When shopping for private jet charter, older jets are often priced lower than newer jets. Some Jet Card Membership programs offer lower rates for older model aircraft. Are you giving up anything in safety?
Will you have fewer amenities? Does it matter when the airplane was last refurbished? PrivateFly CEO and former RAF pilot Adam Twidell who still flies business jets provide Private Jet Card Comparisons readers with his viewpoint in this guest column.
By Adam Twidell
While you might like to change your car every year or so, doing the same with a private jet is not such a practical option! But the good news is you don’t have to. Newer is not (always) better when it comes to aircraft – once you weigh everything up.
Unlike many cars, commercial aircraft are built to last – they have to be, costing as much as they do. In fact, in the commercial airline sector, it’s commonplace for an aircraft to remain in regular service for up to 30 years. The average age of British Airways’ 747 fleet is 20 years+. However, the average age of jets chartered by PrivateFly customers in 2017 was just 6 years old.
When aircraft go out of service, it’s usually because they have become less efficient and uneconomical to run, rather than because they’re unsafe. Inspection and maintenance criteria are very strict in aviation and a well-maintained aircraft remains very safe over a long period of time.
So choosing which age of aircraft to charter is actually a matter of preference and priorities, rather than safety. Here’s how to weigh it all up.
A brand new aircraft packs a powerful punch in terms of wow factor in the cabin. Developments in cabin systems and interior design mean new aircraft are getting more and more comfortable – and stylish. The newest models come with advanced ergonomic seating, lower cabin altitude and enhanced onboard technology options.
But an aircraft’s date of refurbishment is just as important here as its date of manufacture. So it’s essential to consider both, when weighing up charter options. Depreciation on new aircraft values is fairly dramatic and so many savvy aircraft owners are turning to nearly new instead, and overhauling them inside. A 3-to-5-year-old aircraft can come in at under 50% of the original purchase price and they can spend less than the other 50% at a completion center such as Duncan Aviation, ending up with a new (and bespoke) finish.
So a refurbished aircraft can feel totally fresh, including a new carpet, re-covered seats (or all new seating), new paneling, and upgraded bathrooms or galleys in larger aircraft. Technology in the cabin and cockpit technology systems can also be upgraded, including adding WiFi (now commonplace in many refurbished aircraft in the US, less so in Europe). So some charter customers prefer to choose a 10-year-old aircraft that has a ‘box fresh’ interior, rather than a three-year-old one, that hasn’t yet been refurbished. This usually comes at a lower charter price too.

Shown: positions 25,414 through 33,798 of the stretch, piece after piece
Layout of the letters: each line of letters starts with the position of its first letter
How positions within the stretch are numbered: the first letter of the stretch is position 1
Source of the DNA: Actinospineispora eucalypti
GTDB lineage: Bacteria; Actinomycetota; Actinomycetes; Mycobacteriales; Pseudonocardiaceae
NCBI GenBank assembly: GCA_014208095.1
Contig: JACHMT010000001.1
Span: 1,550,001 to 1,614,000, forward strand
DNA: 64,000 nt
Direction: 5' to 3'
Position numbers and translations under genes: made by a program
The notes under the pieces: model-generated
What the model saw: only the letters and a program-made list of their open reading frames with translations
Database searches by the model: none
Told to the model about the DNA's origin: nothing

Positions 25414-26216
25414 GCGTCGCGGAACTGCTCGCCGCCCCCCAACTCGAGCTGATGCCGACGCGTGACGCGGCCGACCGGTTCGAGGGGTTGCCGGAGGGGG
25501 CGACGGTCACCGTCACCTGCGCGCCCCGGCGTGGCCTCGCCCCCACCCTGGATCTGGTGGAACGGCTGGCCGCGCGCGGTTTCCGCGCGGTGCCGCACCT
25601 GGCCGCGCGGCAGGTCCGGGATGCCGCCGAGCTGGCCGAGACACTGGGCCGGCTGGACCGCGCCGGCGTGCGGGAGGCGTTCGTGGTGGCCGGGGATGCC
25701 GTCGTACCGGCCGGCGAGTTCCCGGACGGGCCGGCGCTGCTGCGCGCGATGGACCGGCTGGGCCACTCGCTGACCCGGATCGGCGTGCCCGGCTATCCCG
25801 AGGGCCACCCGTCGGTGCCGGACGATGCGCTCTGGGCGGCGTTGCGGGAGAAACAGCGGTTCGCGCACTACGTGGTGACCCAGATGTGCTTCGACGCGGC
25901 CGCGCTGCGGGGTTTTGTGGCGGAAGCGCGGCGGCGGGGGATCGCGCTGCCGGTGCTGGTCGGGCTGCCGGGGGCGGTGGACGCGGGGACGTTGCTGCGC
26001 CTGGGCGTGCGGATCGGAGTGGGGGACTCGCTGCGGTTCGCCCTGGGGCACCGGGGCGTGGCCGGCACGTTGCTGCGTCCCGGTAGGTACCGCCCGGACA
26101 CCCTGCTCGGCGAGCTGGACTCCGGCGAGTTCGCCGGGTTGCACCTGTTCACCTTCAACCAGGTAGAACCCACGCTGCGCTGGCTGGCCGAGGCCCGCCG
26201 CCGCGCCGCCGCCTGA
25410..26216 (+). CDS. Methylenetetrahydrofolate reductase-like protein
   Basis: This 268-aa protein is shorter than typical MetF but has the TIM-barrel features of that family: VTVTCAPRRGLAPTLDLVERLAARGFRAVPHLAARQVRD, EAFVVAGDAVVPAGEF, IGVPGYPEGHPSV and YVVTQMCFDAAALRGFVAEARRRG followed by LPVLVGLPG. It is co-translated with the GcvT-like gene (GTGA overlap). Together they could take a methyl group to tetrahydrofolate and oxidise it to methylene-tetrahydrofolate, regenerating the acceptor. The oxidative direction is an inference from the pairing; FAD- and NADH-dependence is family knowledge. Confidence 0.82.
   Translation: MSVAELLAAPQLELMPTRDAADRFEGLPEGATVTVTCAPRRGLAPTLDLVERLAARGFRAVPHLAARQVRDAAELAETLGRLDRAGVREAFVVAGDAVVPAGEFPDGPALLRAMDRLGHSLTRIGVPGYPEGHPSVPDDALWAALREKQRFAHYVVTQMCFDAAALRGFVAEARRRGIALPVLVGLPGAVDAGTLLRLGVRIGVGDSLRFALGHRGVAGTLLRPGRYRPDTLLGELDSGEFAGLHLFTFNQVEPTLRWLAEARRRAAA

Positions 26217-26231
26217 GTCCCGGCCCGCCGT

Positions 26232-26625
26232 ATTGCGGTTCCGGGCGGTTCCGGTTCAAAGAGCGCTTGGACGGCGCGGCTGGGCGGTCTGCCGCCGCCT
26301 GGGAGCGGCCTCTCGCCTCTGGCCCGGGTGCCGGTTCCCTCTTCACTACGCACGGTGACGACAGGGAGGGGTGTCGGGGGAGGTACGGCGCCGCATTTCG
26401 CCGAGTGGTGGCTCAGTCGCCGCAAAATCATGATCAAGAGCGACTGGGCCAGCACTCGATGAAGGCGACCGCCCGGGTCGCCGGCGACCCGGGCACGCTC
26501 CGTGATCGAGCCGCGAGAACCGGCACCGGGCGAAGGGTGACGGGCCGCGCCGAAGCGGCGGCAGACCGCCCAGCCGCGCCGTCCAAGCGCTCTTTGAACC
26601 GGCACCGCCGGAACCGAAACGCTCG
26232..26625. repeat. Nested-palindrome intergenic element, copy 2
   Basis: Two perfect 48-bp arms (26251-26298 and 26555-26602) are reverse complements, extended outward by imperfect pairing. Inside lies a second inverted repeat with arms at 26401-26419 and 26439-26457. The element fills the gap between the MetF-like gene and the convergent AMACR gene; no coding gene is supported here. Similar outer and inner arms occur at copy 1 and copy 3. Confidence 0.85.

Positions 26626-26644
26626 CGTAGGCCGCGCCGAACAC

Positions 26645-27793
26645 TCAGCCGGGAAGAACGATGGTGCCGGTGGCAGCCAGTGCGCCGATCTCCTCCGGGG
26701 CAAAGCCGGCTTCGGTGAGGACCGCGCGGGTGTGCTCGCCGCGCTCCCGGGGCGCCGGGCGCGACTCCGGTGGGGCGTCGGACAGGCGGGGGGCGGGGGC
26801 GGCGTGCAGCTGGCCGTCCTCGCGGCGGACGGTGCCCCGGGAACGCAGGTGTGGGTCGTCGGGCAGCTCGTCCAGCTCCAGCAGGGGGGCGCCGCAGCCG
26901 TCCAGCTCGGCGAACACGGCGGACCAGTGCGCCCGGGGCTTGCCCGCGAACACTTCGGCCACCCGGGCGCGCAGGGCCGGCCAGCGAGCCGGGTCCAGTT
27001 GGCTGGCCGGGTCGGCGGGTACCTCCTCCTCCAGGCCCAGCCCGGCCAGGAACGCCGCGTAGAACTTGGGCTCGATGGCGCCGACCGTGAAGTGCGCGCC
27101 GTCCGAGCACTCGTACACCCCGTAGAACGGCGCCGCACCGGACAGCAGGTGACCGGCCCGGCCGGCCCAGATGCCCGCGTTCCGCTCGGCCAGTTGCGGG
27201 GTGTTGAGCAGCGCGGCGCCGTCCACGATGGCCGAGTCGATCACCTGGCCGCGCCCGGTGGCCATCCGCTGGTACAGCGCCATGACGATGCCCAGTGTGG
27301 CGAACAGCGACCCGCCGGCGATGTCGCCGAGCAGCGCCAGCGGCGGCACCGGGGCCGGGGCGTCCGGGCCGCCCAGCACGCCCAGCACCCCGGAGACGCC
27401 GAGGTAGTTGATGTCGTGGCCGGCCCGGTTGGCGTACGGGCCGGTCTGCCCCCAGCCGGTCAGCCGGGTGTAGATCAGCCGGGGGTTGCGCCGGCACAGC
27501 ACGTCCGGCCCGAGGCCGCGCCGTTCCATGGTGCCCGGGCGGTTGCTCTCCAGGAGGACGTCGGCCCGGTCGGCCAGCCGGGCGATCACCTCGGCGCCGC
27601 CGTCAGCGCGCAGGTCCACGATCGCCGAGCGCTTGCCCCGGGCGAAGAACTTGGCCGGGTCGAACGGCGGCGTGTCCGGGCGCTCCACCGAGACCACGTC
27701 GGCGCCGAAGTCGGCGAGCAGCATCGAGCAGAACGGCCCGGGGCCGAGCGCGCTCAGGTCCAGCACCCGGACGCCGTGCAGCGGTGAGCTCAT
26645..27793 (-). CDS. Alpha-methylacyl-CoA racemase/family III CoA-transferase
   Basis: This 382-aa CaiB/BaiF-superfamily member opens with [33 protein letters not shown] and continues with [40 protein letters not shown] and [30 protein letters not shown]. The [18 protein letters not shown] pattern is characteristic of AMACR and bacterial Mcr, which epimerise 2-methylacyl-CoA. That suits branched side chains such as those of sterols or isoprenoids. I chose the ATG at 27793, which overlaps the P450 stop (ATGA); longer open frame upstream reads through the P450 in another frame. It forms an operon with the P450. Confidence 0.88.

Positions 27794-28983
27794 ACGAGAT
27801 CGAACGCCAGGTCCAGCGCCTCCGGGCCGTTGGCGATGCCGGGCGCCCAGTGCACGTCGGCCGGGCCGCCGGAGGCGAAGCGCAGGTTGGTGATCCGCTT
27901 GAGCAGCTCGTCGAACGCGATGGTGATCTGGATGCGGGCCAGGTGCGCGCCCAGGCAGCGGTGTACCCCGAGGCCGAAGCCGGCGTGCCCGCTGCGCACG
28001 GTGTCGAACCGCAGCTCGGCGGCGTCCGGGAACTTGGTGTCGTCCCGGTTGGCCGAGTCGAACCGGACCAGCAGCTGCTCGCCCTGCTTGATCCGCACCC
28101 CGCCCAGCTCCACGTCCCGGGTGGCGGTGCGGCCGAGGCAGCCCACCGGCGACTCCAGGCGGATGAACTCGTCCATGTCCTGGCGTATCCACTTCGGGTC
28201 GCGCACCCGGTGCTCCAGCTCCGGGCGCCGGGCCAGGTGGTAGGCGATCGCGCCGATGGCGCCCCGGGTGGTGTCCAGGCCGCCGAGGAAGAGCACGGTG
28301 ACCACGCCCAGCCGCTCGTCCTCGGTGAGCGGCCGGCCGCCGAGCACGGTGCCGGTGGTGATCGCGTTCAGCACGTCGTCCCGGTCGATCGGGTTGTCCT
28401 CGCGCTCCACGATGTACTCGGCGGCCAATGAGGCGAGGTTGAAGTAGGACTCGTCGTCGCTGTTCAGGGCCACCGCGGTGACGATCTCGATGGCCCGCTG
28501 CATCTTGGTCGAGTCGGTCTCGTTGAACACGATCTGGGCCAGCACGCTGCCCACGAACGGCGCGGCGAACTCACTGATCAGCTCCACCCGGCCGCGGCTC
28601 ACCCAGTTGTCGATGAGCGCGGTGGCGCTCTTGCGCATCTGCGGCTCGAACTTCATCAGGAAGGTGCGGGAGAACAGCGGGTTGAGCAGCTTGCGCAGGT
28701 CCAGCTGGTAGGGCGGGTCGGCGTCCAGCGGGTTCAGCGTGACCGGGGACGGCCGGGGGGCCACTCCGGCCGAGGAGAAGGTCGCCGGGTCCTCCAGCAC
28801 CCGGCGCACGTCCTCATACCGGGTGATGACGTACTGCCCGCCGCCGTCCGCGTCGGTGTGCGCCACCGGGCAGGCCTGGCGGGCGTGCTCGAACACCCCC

Nextant’s approach takes this even further: Strip an aircraft right back to its original airframe, and then add new engines, avionics and cabin. This creates a ‘new’, modern aircraft, but with lower operating costs than a clean sheet new rival. The Nextant 400XT/XTi is their most popular charter aircraft – a re-engineered Hawker/ Beechjet 400A. And there’s the more recently introduced G90XT, a re-engineered King Air turboprop.
Newer aircraft generally perform more efficiently than older ones – in terms of range, speed and fuel-efficiency.
These are the headline differentiators for aircraft – and the manufacturers know this very well. So a new version of most aircraft is built to fly a bit further and faster than its predecessor. Take Bombardier’s Global 7000 for example. It will extend the range of their previous Globals when it launches next year, so it can compete head-to-head with the Gulfstream G650ER, which has a range of 7,500nm.
Fuel-efficiency is another area where newer aircraft outperform their older counterparts, thanks to improved engine and wing design. And less fuel burn does mean lower operational costs.
But the aftermarket is addressing some of this, with add-ons such as hush kits and winglets, that can dramatically improve the performance of older aircraft. For example, active winglets can be fitted to the popular Citation CJ jet series, – a 2012 model equipped with these can then perform well beyond a 2017 stock model.
However many charter clients aren’t so concerned with these boundary-pushing factors. Lower fuel costs, or a faster journey time are great – but may not be worth the price premium of choosing a newer model over an older one. And for most clients, an ultra long range won’t be necessary.
Newer aircraft almost always come at a higher charter price than older ones – as usually the aircraft operator will set their hourly rate to reflect the aircraft’s age. So if all other things are equal you can expect to pay several thousand dollars less to charter an older aircraft, than a newer one of the same type.
We recently presented a client traveling in Europe with the option of two Embraer Legacy 600s for a 7-night return from London to Chambery in France. The 2007 aircraft was 16% less expensive to charter: €36,180, versus €43,200 for the 2014 jet. And as the 2007 aircraft had been refurbished in 2013, its interior was a close match to the 2014 plane.
Of course, some clients simply prefer to fly on a new aircraft – and are happy to pay a premium for this. And this does vary regionally. Generally speaking, our clients in the US (who are often very informed about the market) are less concerned about flying on a new aircraft, than those in Europe or the Middle East. And the aftermarket is more developed there as a result.